Objective There is increasing interest in using electronic health records (EHRs) to identify subjects for genomic association studies, due in part to the availability of large amounts of clinical data and the expected cost efficiencies of subject identification. We describe the construction and validation of an EHR-based algorithm to identify subjects with age-related cataracts. Materials and methods We used a multi-modal strategy consisting of structured database querying, natural language processing on free-text documents, and optical character recognition on scanned clinical images to identify cataract subjects and related cataract attributes. Extensive validation on 3657 subjects compared the multi-modal results to manual chart review. The algorithm was also implemented at participating electronic MEdical Records and GEnomics (eMERGE) institutions. Results An EHR-based cataract phenotyping algorithm was successfully developed and validated, resulting in positive predictive values (PPVs) >95%. The multi-modal approach increased the identification of cataract subject attributes by a factor of three compared to single-mode approaches while maintaining high PPV. Components of the cataract algorithm were successfully deployed at three other institutions with similar accuracy. Discussion A multi-modal strategy incorporating optical character recognition and natural language processing may increase the number of cases identified while maintaining similar PPVs. Such algorithms, however, require that the needed information be embedded within clinical documents. Conclusion We have demonstrated that algorithms to identify and characterize cataracts can be developed utilizing data collected via the EHR. These algorithms provide a high level of accuracy even when implemented across multiple EHRs and institutional boundaries.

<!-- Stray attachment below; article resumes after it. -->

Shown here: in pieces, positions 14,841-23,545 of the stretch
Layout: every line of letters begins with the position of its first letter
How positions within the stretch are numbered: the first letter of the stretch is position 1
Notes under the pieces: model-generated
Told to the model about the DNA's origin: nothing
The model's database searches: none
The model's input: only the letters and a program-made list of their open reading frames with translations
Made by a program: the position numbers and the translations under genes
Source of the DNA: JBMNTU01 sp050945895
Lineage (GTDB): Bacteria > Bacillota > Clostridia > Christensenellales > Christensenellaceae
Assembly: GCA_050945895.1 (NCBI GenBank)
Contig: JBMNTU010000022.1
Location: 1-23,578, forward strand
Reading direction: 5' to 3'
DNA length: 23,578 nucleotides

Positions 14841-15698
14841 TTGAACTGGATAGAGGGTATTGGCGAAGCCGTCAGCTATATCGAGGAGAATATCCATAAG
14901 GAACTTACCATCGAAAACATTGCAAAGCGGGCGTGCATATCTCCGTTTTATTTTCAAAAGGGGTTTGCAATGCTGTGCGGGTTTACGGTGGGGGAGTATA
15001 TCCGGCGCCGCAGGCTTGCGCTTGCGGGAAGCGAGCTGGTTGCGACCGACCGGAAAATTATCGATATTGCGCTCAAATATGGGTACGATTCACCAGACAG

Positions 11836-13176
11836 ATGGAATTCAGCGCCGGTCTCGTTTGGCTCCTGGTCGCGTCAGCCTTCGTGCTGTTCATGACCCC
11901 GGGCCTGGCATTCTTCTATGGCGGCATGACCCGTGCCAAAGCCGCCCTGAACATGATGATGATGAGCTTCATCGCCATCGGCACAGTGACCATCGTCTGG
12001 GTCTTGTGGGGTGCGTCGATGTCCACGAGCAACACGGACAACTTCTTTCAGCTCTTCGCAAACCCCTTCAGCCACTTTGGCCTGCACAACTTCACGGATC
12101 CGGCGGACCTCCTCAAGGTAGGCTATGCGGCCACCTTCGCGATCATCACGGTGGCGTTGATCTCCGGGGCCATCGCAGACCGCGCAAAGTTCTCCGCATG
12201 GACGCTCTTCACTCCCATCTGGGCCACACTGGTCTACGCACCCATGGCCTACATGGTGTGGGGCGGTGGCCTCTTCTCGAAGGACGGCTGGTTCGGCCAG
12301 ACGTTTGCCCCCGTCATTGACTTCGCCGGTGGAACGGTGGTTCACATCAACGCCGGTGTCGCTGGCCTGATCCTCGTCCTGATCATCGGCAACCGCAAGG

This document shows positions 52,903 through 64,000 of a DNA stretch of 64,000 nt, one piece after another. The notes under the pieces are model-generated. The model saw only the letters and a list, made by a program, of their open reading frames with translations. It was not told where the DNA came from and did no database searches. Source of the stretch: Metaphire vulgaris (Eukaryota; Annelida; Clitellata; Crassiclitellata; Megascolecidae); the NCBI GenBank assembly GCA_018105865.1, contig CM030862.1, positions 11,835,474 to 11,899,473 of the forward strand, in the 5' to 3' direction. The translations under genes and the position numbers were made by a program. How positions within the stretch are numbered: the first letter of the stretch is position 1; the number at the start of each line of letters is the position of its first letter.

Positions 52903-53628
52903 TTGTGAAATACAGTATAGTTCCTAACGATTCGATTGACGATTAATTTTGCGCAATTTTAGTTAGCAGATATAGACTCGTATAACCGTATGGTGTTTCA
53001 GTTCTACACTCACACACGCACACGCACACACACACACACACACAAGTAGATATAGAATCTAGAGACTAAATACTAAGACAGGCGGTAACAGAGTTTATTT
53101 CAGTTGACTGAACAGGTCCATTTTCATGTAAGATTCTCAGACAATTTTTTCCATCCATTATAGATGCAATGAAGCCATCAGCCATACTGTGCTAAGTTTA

|Original language||English (US)|
|Number of pages||10|
|Journal||Journal of the American Medical Informatics Association|
|State||Published - Mar 1 2012|
ASJC Scopus subject areas
- Health Informatics